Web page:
A recent cover story on Brightblack Morning Light in Arthur magazine reads as an unintentionally hilarious stereotype of stoners, embracing the L.A. Times snark about the group looking like "the hippies in a pot-themed episode of Dragnet." In Arthur, the two Alabama natives who compose Brightblack Morning Light, Nathan Shineywater and Rachael Hughes (AKA Nabob and Rabob, respectively), speak about Native Americans wandering for days so as to hear the desert's voice and becoming vegetarians so as to suppress their "hunter mind." They also reveal themselves to be card-carrying members of the exclusive Marin Sativa Club, which sounds like a Playboy mansion chockfull of High Times centerfolds.

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Okay, so the interview excerpts read like the hokum that generally accompanies smoke-'em peace-pipe dialogues (see college dorm rooms), yet for all the gentle vibes, Nabob had a meltdown at a recent show at the Troubadour down in L.A. "How could someone so high and attuned to nature freak out?" you may ask. The answer was put to me by another famous Southern musician who also relocated out west (see a recent US Weekly for a clue), who stated that no matter the amount of free love and peace speak, he still slept with an axe handle under the bed. Meaning, Southern paranoia has a way of lingering around its expats like so much patchouli oil.

The title of Brightblack's Matador debut, Brightblack Morning Light, embraces that paradox of yin and yang, of night and light, of war and peace, yet the album itself veers toward the mellow yellow. In fact, it's the best wake-and-bake album ever created, the one Royal Trux's Neil Hagerty and Jennifer Herrema would've concocted were they members of Marin rather than on methadone treatments. The backstory relates how the music came together in a converted chicken shack the couple inhabited at the edge of the redwoods, and in that spirit, the art contains shots of tepees. American spirits aside, Nabob and Rabob replicate that tingling sensation accompanying bong pulls and their fuzzy aftereffects, conjuring a music that slowly swirls like the motes of smoke seen in the early sun, dissolving time altogether.

Rather than trying to go someplace, Brightblack lay back, content instead to hotbox the room space with dreamy exhalations. Nabob makes heavily tremoloed glissades on slide guitar, suggesting a Duane Allman on the nod, meandering and merging with Rabob. Ever so gently, she assuages chords out of her Fender Rhodes, evocative of that instrument's telltale sound and storied history: each note conjuring such forebears as Miles Davis's "In a Silent Way," the Doors' "Riders on the Storm," Idris Muhammad's "Loran Dance," and an innumerable amount of Southern-gospel cuts.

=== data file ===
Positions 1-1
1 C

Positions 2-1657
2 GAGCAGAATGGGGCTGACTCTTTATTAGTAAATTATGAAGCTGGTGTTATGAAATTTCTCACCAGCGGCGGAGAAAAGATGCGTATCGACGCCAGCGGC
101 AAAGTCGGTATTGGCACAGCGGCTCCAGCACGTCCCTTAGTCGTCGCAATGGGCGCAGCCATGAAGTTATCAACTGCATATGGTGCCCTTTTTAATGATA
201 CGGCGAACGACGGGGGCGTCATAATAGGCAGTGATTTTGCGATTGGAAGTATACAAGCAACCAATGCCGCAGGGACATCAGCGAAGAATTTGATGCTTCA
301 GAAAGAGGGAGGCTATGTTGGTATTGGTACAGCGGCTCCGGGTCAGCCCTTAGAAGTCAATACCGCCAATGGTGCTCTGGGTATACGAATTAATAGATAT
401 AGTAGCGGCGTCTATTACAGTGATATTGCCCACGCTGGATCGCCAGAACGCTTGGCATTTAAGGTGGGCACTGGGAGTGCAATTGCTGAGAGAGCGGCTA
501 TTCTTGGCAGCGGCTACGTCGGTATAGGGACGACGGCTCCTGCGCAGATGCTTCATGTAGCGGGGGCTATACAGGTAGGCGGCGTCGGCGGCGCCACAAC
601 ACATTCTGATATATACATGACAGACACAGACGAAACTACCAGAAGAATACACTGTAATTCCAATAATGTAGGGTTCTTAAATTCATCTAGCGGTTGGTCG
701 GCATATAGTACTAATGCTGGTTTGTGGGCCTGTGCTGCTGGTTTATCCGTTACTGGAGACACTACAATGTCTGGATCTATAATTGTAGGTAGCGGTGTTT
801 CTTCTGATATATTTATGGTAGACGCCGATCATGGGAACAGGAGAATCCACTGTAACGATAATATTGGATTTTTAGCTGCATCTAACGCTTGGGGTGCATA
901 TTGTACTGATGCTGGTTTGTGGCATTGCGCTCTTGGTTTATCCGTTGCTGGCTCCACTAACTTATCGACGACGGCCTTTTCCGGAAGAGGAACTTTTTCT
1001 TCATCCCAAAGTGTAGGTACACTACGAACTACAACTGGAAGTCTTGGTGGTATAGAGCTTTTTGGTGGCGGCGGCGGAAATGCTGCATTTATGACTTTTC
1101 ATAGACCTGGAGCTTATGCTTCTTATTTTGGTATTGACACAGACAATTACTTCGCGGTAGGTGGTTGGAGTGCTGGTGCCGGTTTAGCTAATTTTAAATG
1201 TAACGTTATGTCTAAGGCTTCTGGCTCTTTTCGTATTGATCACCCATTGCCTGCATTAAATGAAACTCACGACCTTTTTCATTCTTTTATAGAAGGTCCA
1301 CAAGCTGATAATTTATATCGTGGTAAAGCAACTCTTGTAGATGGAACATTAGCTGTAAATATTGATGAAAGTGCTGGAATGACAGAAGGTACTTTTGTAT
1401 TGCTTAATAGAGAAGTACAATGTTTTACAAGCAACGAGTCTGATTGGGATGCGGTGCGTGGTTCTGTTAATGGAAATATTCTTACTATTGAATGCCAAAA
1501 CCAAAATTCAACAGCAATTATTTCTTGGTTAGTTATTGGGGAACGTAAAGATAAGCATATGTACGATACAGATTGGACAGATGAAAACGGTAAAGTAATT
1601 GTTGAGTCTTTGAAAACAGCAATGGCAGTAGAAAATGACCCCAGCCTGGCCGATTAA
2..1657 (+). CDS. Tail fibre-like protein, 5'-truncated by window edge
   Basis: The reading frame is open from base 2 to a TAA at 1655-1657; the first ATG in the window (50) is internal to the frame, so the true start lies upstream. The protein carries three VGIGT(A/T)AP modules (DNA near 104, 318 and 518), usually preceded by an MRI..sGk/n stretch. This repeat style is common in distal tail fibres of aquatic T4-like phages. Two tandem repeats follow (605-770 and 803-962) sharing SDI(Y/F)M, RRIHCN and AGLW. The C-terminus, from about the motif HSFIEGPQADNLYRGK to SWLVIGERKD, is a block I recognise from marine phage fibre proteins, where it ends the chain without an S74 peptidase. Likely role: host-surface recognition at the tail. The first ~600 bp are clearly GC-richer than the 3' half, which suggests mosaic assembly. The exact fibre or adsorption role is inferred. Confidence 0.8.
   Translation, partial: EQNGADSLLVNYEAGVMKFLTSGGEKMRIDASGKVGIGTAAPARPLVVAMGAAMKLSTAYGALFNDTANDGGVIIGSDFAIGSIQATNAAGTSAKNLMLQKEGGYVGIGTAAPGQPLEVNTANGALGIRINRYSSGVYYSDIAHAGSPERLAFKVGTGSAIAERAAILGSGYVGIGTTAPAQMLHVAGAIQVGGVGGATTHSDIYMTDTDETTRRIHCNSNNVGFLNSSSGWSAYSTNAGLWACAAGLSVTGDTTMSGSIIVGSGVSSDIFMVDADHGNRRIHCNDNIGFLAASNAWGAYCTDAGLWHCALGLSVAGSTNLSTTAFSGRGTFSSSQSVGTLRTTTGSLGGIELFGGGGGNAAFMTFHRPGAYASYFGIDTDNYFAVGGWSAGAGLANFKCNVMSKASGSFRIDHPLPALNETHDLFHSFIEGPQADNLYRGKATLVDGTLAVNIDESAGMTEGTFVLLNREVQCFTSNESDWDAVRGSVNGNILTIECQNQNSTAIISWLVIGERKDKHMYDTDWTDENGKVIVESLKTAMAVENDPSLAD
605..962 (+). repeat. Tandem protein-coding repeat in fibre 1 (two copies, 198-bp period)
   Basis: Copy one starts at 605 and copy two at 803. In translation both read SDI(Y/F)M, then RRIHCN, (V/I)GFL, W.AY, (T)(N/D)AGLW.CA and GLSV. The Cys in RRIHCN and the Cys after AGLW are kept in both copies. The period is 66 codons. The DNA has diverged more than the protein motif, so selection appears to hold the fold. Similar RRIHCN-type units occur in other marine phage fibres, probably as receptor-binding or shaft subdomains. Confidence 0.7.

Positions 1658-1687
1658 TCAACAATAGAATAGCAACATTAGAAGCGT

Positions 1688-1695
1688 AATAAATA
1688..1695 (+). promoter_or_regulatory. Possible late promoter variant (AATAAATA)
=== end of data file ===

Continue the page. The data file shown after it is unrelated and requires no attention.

The album's 10 titles feature the plodding of these two mainstays while eddies of flute, trombone, shaken chimes, and gourds appear and dissipate, all of it gently propelled by brushed cymbals, gongs, backward-tracked drums, and gurgles of hand percussion. Collaborators include A Perfect Circle's Paz Lenchantin, White Magic's Andy Macleod, trombonist Roy Buell Agee, and the resonant harmony vocals of Ann McCrary and Gail W est (who also back the Staple Singers), who conspire to create this prolonged sense of suspension, all of it beatifically captured by producer Thom Monahan (who also recorded Vetiver's sumptuous Find Me Gone).

Having had most summer mornings soundtracked by Brightblack Morning Light, I find it's still hard to parse songs and titles out of the haze, to mark where tracks end, as it all flows and unfurls as one extended suite. Taken soberly, the limited palette creates a prolonged mood over the entire album that borders on sounding samey and tedious. But in a haze not unlike My Bloody Valentine and Spiritualized, the 10-minute centerpiece "Star Blanket River Child" echoes both Ladies and Gentlemen We Are Floating in Space and Eat a Peach, while "Amber Canyon Magik" could stand in for the Twin Peaks theme. Rather than choruses and verses, the whispered vocals are like some disembodied choir hovering in the ether, as mesmeric or disinterested as your own mind state.

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Perhaps it's akin to going camping and watching the sun rise: Is your favorite moment at 6:32 a.m.? 6:48? 7:03? Does time really matter when set against the continuum of nature? Digging the landscape, Nabob mumbles in the Arthur article about such subjectivity: "There's a mystery already here and you're participating in it." recommended

editor@thestranger.com